Peter Kafka

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Hollywood Goes Digital — But Not Too Digital. Sony Boss Michael Lynton’s Candid Dive Into Media Interview.

LyntonTechnology is driving huge shifts in the way we consume media. But some parts of the media world aren’t changing much, or soon.

The only way you’re going to see a blockbuster movie like “Skyfall,” for instance, is if a studio like Sony foots the bill. And once they do, they’re not going to let you see it anywhere but in a theater in the first few months it’s out.

Sony boss Michael Lynton made that clear during his interview at D: Dive into Media. There are plenty of reasons why people like me (and maybe you) would like to see “Skyfall” at home while it’s still in the theaters. But Sony has very good reasons for keeping things the way they are.

That said, Lynton is happy to experiment when it comes time for other windows — perhaps there’s a way to charge viewers a premium for home viewing before the movie makes it to DVD, for instance. Hollywood has tried this before and failed, but Lynton says it will likely come back.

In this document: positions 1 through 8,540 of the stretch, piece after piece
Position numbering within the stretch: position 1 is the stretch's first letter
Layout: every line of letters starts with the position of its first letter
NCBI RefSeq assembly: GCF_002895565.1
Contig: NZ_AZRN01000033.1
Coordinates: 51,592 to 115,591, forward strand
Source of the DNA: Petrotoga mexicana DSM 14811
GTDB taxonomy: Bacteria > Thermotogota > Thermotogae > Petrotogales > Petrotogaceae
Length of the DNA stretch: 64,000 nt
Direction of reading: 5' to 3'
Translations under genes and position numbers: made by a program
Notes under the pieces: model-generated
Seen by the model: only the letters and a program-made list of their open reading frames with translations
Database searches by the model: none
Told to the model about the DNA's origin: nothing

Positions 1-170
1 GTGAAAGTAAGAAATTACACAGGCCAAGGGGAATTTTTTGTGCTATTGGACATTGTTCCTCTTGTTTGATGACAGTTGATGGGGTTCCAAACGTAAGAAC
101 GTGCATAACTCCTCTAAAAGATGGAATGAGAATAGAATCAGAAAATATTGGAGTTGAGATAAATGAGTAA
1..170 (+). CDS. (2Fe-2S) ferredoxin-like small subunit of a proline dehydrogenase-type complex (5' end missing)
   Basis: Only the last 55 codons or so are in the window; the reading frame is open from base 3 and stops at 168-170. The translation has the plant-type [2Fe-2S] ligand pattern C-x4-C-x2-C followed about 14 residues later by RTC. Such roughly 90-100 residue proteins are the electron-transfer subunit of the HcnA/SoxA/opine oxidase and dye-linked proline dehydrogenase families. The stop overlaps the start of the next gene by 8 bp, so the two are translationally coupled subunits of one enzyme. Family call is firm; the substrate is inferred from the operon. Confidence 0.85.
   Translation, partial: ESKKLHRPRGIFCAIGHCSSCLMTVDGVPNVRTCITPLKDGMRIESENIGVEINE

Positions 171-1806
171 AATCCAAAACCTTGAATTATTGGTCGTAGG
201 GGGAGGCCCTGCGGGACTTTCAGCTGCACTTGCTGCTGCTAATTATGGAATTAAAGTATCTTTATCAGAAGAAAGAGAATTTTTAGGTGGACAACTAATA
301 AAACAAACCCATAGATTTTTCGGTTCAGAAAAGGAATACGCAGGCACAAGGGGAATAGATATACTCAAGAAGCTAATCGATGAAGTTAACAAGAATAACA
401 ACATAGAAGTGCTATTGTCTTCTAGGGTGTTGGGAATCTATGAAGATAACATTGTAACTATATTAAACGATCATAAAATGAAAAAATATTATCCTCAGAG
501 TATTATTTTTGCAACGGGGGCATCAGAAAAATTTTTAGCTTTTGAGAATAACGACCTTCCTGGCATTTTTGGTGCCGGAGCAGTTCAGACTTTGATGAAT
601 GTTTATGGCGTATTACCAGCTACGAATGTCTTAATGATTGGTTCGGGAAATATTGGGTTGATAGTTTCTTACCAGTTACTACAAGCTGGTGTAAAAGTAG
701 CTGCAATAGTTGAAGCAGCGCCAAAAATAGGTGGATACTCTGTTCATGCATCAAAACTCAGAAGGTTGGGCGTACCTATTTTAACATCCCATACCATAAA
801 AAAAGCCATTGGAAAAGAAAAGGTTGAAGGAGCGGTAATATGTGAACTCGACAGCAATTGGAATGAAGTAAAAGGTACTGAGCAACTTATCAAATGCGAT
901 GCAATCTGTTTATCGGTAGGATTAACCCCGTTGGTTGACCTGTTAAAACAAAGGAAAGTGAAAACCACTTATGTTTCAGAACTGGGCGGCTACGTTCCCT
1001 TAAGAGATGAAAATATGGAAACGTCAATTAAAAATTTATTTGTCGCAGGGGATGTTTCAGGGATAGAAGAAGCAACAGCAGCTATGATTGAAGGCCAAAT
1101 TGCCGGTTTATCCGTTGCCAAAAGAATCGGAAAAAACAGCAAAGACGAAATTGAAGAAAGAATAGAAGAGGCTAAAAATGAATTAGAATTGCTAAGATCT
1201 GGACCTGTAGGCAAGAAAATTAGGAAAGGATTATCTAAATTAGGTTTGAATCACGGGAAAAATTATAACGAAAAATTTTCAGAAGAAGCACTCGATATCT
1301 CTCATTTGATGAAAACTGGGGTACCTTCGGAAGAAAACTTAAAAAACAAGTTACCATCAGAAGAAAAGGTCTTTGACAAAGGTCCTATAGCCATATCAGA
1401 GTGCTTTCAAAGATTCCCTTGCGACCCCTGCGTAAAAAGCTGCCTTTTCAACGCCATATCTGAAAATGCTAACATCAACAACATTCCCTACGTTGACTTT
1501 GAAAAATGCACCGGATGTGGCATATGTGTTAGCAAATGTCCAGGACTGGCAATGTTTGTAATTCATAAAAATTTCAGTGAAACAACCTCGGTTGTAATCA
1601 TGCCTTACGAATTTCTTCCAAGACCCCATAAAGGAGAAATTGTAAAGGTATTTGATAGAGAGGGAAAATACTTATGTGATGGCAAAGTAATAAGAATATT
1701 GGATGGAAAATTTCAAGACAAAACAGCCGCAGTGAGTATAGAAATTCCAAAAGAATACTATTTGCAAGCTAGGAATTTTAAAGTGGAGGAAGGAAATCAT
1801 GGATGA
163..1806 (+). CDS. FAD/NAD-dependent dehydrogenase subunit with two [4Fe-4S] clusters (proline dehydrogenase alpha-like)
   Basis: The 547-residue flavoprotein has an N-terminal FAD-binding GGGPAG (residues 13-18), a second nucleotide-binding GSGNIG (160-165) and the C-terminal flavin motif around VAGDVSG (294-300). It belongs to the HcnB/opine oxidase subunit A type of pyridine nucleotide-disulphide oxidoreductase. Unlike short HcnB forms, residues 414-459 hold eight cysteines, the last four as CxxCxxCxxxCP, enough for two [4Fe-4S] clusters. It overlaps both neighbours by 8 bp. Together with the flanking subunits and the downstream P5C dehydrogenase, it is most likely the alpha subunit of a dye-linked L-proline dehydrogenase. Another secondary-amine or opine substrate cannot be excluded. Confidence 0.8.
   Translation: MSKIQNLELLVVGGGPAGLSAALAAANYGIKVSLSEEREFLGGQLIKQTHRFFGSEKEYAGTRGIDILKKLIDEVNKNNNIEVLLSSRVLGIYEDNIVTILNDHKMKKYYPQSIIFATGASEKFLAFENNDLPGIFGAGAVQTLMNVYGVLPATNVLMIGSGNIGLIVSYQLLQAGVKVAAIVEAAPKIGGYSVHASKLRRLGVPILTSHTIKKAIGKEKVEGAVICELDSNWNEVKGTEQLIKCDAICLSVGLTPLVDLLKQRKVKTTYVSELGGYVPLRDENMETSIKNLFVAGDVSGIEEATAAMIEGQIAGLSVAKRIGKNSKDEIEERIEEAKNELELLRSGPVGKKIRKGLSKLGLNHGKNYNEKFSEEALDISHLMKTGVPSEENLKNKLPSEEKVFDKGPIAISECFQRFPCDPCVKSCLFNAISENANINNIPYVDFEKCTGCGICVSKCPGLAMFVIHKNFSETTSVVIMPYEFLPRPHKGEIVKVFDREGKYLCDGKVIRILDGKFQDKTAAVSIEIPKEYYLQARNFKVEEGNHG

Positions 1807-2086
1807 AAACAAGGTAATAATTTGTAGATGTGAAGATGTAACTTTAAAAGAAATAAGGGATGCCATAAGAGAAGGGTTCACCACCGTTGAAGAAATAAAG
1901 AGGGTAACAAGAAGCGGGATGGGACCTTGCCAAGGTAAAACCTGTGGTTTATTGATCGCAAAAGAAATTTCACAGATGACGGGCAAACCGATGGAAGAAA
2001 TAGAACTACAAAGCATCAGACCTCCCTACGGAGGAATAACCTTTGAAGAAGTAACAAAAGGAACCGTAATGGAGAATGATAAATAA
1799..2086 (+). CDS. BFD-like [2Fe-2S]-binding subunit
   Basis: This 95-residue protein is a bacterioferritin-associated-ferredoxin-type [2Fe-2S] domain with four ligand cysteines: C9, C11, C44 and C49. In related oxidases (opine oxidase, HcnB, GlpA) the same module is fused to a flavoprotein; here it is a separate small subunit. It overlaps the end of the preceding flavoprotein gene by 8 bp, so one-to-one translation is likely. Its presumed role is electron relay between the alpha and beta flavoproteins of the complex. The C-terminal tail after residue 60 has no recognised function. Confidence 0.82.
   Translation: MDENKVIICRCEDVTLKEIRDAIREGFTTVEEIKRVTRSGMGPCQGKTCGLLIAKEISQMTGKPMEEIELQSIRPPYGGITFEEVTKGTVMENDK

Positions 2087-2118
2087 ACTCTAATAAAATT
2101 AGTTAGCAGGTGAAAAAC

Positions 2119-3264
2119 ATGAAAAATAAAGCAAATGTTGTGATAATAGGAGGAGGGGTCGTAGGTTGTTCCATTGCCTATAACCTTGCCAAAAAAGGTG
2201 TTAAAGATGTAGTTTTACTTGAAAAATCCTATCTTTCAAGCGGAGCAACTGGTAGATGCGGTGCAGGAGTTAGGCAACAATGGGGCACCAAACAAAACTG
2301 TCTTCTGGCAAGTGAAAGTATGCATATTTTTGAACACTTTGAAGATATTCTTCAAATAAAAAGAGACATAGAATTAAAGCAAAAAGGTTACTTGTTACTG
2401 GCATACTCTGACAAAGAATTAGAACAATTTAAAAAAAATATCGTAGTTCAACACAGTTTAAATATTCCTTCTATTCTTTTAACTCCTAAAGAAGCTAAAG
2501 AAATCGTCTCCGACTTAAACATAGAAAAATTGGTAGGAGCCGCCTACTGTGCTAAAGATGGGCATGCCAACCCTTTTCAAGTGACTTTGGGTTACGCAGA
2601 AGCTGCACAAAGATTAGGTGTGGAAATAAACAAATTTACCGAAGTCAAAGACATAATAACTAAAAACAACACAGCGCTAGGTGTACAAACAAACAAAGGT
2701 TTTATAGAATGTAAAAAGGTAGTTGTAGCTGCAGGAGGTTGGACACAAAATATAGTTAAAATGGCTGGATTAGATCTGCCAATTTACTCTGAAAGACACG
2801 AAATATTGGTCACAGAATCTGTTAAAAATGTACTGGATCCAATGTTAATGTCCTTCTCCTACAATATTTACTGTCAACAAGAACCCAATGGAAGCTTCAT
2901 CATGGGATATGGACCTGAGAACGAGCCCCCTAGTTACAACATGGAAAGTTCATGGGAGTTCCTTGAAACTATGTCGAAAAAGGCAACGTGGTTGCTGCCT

And Lynton, who is thoughtful and candid onstage, has lots to say about the other ways technology is affecting his business, from the rise of cable dramas like “Mad Men” — if you love Don Draper, you have Netflix and the DVR to thank — to the way it is grappling with the gabbers on Twitter and Facebook, who can sink a mediocre movie in record time.

This one was a lot of fun to do live. Now you can enjoy it on your own time:


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When AllThingsD began, we told readers we were aiming to present a fusion of new-media timeliness and energy with old-media standards for quality and ethics. And we hope you agree that we’ve done that.

— Kara Swisher and Walt Mossberg, in their farewell D post